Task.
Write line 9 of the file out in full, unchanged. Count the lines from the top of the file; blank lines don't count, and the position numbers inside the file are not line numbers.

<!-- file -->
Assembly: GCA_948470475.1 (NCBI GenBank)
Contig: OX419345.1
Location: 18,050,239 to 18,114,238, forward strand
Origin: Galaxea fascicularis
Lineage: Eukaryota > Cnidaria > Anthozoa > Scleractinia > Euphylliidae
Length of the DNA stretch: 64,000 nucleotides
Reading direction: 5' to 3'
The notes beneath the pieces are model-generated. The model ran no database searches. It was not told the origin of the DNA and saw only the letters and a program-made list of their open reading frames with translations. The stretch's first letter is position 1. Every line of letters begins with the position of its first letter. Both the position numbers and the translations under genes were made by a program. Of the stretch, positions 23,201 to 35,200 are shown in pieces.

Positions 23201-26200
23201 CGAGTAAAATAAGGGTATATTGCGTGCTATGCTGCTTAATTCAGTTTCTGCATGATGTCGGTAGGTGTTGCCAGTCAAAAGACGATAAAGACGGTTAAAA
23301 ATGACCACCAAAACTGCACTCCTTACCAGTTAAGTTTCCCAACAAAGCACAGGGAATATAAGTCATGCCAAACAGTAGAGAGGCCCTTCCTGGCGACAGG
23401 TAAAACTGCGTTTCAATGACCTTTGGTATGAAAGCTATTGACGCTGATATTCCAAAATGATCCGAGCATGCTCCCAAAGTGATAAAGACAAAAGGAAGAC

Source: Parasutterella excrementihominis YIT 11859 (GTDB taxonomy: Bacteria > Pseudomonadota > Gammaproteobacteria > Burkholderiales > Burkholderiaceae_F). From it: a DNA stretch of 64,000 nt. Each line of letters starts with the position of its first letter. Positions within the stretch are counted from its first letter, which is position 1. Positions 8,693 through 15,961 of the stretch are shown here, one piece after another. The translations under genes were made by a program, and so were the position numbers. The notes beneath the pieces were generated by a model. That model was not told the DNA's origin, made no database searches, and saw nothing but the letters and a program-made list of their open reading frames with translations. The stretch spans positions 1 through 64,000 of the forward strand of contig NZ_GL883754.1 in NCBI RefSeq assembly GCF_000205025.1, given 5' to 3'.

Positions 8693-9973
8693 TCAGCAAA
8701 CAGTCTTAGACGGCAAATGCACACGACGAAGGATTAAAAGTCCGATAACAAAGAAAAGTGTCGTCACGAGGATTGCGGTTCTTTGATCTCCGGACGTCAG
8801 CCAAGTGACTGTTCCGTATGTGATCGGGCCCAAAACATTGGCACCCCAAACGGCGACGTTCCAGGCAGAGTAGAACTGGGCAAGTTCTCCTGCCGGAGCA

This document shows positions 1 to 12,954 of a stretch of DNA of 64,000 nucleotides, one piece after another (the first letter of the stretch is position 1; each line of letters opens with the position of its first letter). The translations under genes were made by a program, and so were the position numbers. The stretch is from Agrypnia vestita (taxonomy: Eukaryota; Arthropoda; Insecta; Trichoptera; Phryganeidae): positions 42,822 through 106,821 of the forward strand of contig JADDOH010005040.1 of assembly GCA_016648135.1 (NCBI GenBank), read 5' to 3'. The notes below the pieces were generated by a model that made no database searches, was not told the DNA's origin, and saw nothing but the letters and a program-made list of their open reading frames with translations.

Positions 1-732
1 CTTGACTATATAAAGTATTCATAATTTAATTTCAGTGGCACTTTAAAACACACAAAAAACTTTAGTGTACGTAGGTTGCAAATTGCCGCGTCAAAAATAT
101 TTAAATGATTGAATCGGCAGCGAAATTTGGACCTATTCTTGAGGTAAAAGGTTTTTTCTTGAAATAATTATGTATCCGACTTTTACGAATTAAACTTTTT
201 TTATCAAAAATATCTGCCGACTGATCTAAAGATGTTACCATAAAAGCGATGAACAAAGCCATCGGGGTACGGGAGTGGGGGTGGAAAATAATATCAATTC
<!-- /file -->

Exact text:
Positions 23201-26200